One item on BLMNU’s list of demands, the relocation of NSBE, SHPE, and SWE’s shared office space, seemed oddly minor and specific when compared to calls for preserving the Black House or upping the Black student population. But the cramped office in the basement of the Ford Design Center was due for an upgrade, organization members say. At times, the room meant for three large student organizations was mostly used for storage, only able to fit about a six-person study session among leftover meeting snacks and boxes of extra T-shirts.
“We’ve all voiced our concerns that the space in the basement of Ford just wasn’t really working for us,” says Michelle Wang, president of NU’S SWE chapter. “It wasn’t doing what it needed to do. It wasn’t a community space.”
The administration listened. The space was moved during Winter Quarter 2016 to a much larger office on the fifth floor of Tech. Now, it has both a meeting area and a separate study room. Doodles and complex equations cover the whiteboards lining the classroom. There’s a bookshelf full of textbooks and a clear view of the Bahá’í House of Worship. The snacks and T-shirts have been relegated to a small curtained storage space outside of the office.
This relocation came about after conversations among NSBE members, McCormick seniors involved with BLMNU and several administrators within McCormick. These included Dean Julio Ottino and Ellen Worsdall, the assistant dean for student affairs and adviser to SHPE, NSBE and SWE. Worsdall said she was impressed with her fellow administrators and how quickly they moved to establish this new space.
“Really positive things can come out of protest and I think it’s unfortunate that it had to get to that level,” she says. “But as it got to that level, it allowed people to have more honest and frank conversations, and I think that’s awesome.”
Systems of Support
Burgess almost switched out of McCormick during her first year. She was struggling in her math class, and with an already heavy course load, she felt she didn’t have the necessary time to devote to it. When students have difficulty understanding or keeping up with the work in a class, it can be enough to dishearten students from pursuing engineering, she says.
But then Burgess found NSBE. With a smile on her face, she says that it was because of her involvement in NSBE and how much she valued it that she decided to stick it out in McCormick and continue on her path to becoming an engineer.
“I think for me it was super encouraging to see others get through the curriculum and succeed because it was motivation for me to do the same,” Burgess says.
As a first-year McCormick student, being overwhelmed is far from uncommon. For de la Rosa, having an organization like SHPE to turn to for help was crucial for him to get through his first year. “If you’re struggling in a class, that could be all it takes for you to think, ‘Okay I’m not cut out for engineering’ or ‘I’m not cut out for STEM, let me switch, let me drop out’,” de la Rosa says.
Organizations like NSBE, SHPE and SWE look to build community within their respective student populations in McCormick. Students have voiced a need for these spaces where they are surrounded by others like them, especially since there are few students who look like them or share the same experiences as them. This desire to see themselves represented extends beyond the student body, however. After the protest, conversations about diversifying the faculty of McCormick were reignited, as one demand called for an overall increase in faculty members of color at Northwestern.
Worsdall explains that while there may be a lack of diversity among faculty, the true problem lies in that few students of color go through graduate school with the intention of becoming professors. She says that throughout her 15 years of experience, she’s only known of two former NSBE students who have gone on to become faculty members.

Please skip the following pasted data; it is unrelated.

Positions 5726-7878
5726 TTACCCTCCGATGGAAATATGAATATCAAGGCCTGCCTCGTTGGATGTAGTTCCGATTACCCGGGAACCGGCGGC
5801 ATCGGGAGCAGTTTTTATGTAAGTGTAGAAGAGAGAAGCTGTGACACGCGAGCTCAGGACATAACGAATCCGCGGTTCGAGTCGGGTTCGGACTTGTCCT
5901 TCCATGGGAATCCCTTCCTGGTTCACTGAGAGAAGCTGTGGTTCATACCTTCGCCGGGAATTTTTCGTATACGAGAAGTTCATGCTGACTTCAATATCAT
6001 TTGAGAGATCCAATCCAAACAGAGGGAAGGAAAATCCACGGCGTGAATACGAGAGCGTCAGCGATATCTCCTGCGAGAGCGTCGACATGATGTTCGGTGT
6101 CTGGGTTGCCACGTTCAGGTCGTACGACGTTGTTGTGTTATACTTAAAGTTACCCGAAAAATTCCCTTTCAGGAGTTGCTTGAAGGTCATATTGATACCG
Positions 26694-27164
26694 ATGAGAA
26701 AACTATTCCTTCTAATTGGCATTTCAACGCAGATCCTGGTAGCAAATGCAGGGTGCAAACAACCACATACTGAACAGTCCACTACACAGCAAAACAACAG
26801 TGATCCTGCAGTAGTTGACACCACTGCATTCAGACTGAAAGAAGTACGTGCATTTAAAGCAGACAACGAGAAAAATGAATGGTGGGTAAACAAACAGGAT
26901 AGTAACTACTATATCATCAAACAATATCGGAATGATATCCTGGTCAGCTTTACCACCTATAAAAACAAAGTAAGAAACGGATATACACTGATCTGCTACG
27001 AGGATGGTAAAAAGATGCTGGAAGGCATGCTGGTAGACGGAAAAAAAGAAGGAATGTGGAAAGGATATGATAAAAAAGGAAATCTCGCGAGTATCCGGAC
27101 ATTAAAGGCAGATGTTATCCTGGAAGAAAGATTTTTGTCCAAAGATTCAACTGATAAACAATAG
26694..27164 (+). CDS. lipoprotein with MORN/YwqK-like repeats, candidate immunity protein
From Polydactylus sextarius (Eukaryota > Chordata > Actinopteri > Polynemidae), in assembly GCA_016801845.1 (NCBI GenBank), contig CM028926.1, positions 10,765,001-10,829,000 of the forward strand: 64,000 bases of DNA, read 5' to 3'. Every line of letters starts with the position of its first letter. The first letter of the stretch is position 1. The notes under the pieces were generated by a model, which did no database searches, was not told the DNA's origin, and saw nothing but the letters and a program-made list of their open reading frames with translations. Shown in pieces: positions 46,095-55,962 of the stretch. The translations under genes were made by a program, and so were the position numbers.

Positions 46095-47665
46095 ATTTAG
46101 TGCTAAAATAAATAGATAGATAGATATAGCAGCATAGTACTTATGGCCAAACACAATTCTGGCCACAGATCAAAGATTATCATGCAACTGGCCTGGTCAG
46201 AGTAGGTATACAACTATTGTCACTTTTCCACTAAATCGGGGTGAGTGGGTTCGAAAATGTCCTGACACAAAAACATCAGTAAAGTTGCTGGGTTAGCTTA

“You can’t force people to pursue it, but I think we can encourage students to think about it,” she says.
This is where these pre-professional organizations can come in. NSBE, SHPE, and SWE work to close the gap for students of color in higher education by connecting undergraduates with job opportunities.
SWE’s undergraduate career fair, which is the largest technical career fair on campus, was created to extend professional opportunities to women in engineering. NSBE and SHPE have junior chapters at high schools like Evanston Township High School, and these three organizations intend to reach high school students of color and motivate them to take an interest in STEM fields. Worsdall says this outreach can help to diversify McCormick and STEM fields as a whole, especially when high school students see people who look like them pursuing STEM fields.
“We can change the statistic, because you could look at the statistics and just feel like ‘why bother?’” says Worsdall. “We want students to believe in themselves because you can make effective change, and we all have a responsibility to help foster a community that allows students to achieve whatever their goal is.”
Bio&ChemEXCEL, a program specifically targeted at incoming STEM students of color, is a five-week program the summer before freshman year aimed at “promoting diversity and inclusion” within McCormick. Omar, who participated in EXCEL before entering Northwestern, attributes his success during the program to working in a comfortable space and being surrounded by people with similar backgrounds.
In order for students of color to succeed, Vinson says McCormick needs to make sure first-year students know about what resources are available to them to ensure they persist and graduate with the major they entered with.
In addition to communicating resources, the creation of a minority STEM office within McCormick, as demanded by BLMNU, would provide spaces of support at the administrative level for students of color. Burgess says that when she’s attended NSBE conferences, she would hear other students talking about their schools’ minority STEM offices and wondered why McCormick didn’t have an office specifically serving the needs of students of color.
Despite the progress McCormick has made, de la Rosa says the school still has a long way to go. And in order to truly ensure its student experience is a successful, engaging and inclusive one, Vinson says McCormick must hold on its commitments to not just achieving equality, but ensuring that every student in STEM fields has equal opportunity and equal access to resources.
“Equality doesn’t necessarily mean that everyone has an equal chance to succeed in the situation,” he says. “Rectifying that by listening to students and understanding what their needs are is the best way to solve it.”